I have a number of results on the existence of solutions to the Plateau problem for surfaces of prescribed mean curvature. One of the more interesting papers [8] holds for surfaces in higher codimension, and introduces the natural concept of a surface with prescribed mean curvature vector. Given an alternating (2,1)-tensor H on a Riemannian manifold (such as Rn), a surface is said to have prescribed mean curvature vector H if at each point x, the mean curvature vector of the surface equals the value of H on an orthonormal basis of the tangent plane to the surface. Choose a point p in the manifold, and let b2 be an upper bound for sectional curvatures. One result is that if H is formed by raising an index on an exact 3-form and has radial component at most b cot(br) when evaluated on any orthonormal pair, where r is the distance to p, then any Jordan curve in the ball of radius r centered at p is the boundary of a branched disk of prescribed mean curvature vector H. These bounds are sharp [19]. Analogous theorems for currents of dimension greater than 2 have been proved by Klaus Steffen and Frank Duzaar.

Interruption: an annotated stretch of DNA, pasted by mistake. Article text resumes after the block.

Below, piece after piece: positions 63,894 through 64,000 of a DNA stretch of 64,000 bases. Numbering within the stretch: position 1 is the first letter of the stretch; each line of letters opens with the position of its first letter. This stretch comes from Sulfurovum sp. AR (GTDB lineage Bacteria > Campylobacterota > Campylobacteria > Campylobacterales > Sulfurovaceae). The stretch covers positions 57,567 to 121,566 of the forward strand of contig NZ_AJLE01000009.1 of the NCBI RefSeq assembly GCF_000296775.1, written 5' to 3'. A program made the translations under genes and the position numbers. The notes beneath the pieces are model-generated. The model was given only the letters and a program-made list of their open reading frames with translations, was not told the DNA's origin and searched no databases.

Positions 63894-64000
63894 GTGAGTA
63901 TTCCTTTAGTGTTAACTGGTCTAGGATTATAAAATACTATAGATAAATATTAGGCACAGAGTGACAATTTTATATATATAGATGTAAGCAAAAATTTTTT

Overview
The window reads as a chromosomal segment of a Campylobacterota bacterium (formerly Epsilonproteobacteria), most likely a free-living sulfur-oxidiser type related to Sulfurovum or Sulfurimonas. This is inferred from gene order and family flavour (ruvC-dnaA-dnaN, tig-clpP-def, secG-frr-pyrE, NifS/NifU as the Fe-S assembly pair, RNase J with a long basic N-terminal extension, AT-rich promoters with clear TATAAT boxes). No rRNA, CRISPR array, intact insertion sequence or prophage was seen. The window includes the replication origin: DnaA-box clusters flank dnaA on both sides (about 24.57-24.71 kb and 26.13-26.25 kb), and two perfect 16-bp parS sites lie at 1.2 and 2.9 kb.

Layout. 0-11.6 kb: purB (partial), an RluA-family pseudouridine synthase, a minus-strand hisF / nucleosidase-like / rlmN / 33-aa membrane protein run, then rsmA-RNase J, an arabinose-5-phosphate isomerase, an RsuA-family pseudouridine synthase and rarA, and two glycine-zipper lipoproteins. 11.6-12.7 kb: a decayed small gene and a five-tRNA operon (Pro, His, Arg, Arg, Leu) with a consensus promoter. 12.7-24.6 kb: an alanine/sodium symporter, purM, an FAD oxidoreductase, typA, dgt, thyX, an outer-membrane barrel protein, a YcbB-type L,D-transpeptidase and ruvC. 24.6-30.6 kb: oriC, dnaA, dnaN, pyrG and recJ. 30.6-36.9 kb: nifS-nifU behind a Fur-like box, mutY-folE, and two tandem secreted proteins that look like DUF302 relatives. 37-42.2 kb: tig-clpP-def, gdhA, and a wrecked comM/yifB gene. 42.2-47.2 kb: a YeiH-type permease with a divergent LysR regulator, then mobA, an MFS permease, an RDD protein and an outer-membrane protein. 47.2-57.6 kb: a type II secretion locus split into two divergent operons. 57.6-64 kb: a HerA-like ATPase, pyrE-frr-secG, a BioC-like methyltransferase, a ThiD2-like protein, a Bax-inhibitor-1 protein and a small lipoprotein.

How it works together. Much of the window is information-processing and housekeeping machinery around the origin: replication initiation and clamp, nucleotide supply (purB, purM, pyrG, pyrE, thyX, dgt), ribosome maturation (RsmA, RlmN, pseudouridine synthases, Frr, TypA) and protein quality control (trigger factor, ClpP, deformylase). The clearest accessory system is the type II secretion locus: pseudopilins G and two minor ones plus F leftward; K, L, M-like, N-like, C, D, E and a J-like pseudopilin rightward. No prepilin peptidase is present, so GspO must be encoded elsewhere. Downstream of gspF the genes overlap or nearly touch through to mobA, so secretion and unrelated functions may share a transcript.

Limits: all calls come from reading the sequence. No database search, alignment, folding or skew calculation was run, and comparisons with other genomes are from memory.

[8] Existence of Surfaces with Prescribed Mean Curvature Vector, Math. Z. 131, 117-140 (1973).
[19] Necessary Conditions for Submanifolds and Currents with Prescribed Mean Curvature Vector, Annals of Mathematics Studies 103, 225-242 (1983).